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Veranstaltungsverzeichnis

Lehrveranstaltungen WiSe 2019/2020

General Studies und Schlüsselqualifikationen (Wahlpflichtbereich) - FB 09

Veranstaltungen anzeigen: alle | in englischer Sprache | für ältere Erwachsene

Modul GS III - Ausgewählte Fachveranstaltungen

Fuer den "Blick über den Tellerrand" des BA-Curriculums können die Studierenden hier u.a. aus den Veranstaltungen des Fachbereichs 09 auswählen. Nach Absprache zwischen Studierenden und den jeweiligen Lehrenden koennen auch Veranstaltungen anderer Fachbereiche besucht werden.

Anmeldung: Die Veranstaltungsorganisation erfolgt ueber StudIP.
Prüfungsleistung: aktive Teilnahme an der Lehrveranstaltung (ggf. Referat, schriftliche Ausarbeitung)
Anerkennung: von Lehrendem/Lehrender unterzeichneter "Leistungsnachweis" wird entweder in den Institutssekretariaten gesiegelt oder im Studienzentrum FB 09 gestempelt
Leistungspunkte: i.d.R. 2 CP (keine Note), kann nach Umfang der Arbeit und Absprache mit dem/der Lehrenden variieren
VAKTitel der VeranstaltungDozentIn
08-29-3-SP12-1Development Sociology: Theory and Policy in Practice (in englischer Sprache)
[Entwicklungssoziologie: Theorie und Politik in ihrer Umsetzung]

Vorlesung

Termine:
wöchentlich Di 08:00 - 10:00 SFG 2060 (2 SWS)

Development Sociology emerged and was actively developed by scholars in many countries in the 1960s and 1970s and sharpened as a result of emerging tensions between modernisation and dependency theories. It was the disciplinary child of the project of international development, and as such also the child of colonialism, growing up and being shaped by imperial and colonial pasts, Cold War legacies, , together with increasing wealth inequalities both across and between the North and South.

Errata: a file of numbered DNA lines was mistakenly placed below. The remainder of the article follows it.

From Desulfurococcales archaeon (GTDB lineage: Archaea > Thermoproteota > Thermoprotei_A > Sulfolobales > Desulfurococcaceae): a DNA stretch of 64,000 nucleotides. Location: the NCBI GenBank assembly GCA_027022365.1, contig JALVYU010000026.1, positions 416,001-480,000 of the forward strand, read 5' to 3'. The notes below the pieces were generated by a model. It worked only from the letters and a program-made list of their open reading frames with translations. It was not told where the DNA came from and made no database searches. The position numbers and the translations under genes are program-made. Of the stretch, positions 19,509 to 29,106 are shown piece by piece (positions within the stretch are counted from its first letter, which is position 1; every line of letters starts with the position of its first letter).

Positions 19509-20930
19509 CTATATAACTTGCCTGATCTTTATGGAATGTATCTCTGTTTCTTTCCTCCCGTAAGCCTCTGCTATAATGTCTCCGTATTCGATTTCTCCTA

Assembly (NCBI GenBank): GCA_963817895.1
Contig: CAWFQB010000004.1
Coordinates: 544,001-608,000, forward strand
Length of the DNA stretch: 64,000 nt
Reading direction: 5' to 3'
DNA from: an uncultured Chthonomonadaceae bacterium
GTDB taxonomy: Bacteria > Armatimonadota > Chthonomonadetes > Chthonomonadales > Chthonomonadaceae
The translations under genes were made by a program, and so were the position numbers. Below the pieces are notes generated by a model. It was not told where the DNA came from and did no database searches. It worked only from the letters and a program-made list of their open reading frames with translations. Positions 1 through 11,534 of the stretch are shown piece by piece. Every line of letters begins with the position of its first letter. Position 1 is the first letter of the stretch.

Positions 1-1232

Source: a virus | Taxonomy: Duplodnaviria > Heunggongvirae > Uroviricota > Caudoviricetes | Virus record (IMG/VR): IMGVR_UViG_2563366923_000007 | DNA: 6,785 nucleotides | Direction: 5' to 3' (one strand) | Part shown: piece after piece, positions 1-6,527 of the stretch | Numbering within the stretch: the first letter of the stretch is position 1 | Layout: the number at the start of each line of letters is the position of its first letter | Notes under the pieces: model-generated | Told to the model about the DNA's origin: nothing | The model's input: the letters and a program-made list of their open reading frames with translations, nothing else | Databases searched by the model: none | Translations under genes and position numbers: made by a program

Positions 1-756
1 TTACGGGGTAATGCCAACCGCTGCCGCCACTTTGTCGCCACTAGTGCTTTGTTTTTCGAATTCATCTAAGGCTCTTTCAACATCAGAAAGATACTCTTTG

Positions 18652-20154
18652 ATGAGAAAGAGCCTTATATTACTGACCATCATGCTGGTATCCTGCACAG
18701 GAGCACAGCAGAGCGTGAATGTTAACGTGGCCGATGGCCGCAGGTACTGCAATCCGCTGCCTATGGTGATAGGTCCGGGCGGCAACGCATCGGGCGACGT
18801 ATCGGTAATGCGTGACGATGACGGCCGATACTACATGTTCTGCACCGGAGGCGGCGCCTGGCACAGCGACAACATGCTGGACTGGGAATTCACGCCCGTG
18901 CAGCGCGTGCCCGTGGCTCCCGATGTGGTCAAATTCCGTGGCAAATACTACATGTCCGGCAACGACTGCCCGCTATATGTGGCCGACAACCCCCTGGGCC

The module ‘Development Sociology’ introduces the students to (1) the different theories of development, (2) the implementation of development theory inspired policies in development practice, as well as (3) the epistemological and methodological tools of development research.
The lecture ‘Development Sociology: Theory and Policy in Practice’ will cover the following development theories and their influences on policy practice:
• Modernisation and Growth
• Dependency and Self-Reliance
• Neoliberalism and Structural Adjustment
• Participation and Sustainability
• Women and Gender
• Post-Development and Alternatives
• Multiple Modernities, Risks and Acceleration

Each theoretical approach will be dealt with in two sessions of the lecture. The first deals with the theory itself and will be based on the obligatory readings, the second deals with its implementation in practice by drawing on key empirical research findings and country examples.